World War Z: 3 Things That Worked And 3 Things That Didn’t
1. A Nailbiting Third Act
Having hobbled to the WHO research facility (good job the plane crashed where it did, eh?), Gerry and Segen are, understandably, treated first with suspicion and then with hospitality. After theorising with the officials, Gerry comes to the realisation that the zombies are choosing to ignore the terminally ill- as they would be unable to propagate the virus – and so he sets about testing his hypothesis by injecting himself with a terminal but, crucially, curable pathogen. The only trouble is, the wing in which the pathogens are stored is now teeming with zombies, after one of the doctors accidentally infected himself and his colleagues. But still he must go…
Although what follows comes dangerously close to conventional horror; creeping down corridors, shadows scuttling under a flickering fluorescent light etc, it’s nevertheless gripping stuff. While a couple of officials volunteer to assist him (briefly swappping their role from WHO doctor to Doctor Who) the rest can only huddle around surveillance screens and watch humanity’s last hope tentatively negotiate one corner after another. When Gerry reaches the vault, it’s made perfectly clear that choosing the correct pathogen becomes as imperative as cutting the right wire…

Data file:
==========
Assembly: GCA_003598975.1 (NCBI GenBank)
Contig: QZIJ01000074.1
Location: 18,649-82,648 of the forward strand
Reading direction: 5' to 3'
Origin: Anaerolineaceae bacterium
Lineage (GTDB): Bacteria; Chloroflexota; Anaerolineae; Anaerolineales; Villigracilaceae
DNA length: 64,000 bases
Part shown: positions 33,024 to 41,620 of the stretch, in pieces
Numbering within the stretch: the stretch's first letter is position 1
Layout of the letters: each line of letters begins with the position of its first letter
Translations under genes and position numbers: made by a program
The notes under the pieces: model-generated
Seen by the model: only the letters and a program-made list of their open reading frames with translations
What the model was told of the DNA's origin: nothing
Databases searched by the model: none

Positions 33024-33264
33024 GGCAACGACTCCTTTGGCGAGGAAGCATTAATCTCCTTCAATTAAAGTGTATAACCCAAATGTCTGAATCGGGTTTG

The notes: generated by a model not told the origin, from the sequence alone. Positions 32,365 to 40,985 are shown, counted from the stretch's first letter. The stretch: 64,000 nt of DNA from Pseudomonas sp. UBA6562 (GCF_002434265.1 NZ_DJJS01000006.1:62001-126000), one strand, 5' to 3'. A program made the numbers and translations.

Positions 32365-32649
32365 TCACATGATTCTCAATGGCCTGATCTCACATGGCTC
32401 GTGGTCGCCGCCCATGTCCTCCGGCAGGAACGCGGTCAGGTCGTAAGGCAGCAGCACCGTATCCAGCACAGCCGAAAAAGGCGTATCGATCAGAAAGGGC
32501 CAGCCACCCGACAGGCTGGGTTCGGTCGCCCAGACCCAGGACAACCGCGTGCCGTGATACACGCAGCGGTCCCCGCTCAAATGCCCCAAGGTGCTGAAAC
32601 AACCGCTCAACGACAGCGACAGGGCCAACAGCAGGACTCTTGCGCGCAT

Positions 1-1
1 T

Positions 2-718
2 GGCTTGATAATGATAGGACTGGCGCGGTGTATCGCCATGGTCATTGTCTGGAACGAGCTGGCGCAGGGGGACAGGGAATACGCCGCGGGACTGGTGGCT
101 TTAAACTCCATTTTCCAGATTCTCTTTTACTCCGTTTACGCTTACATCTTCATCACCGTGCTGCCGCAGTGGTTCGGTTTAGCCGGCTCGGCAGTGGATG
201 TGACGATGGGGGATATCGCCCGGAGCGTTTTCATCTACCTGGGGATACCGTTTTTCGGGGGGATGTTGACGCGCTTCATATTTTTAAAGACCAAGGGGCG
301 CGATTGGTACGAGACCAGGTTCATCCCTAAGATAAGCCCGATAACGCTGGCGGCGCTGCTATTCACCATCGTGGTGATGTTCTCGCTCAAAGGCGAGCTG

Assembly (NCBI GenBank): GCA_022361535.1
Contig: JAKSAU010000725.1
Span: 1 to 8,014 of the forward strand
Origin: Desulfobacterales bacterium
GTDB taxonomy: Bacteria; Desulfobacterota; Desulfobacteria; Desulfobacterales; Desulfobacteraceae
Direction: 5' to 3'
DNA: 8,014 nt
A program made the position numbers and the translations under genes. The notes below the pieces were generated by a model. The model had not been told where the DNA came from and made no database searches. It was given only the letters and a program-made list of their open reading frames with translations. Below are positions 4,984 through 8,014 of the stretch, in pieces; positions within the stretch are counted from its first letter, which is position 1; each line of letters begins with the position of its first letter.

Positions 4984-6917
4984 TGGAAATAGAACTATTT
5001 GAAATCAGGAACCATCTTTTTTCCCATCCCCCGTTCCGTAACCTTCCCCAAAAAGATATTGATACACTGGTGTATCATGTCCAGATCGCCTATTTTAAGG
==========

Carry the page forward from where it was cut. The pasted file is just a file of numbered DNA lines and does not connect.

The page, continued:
You can certainly see why the video game tie-in was a no-brainer.
Click ‘next’ to read three criticisms of World War Z.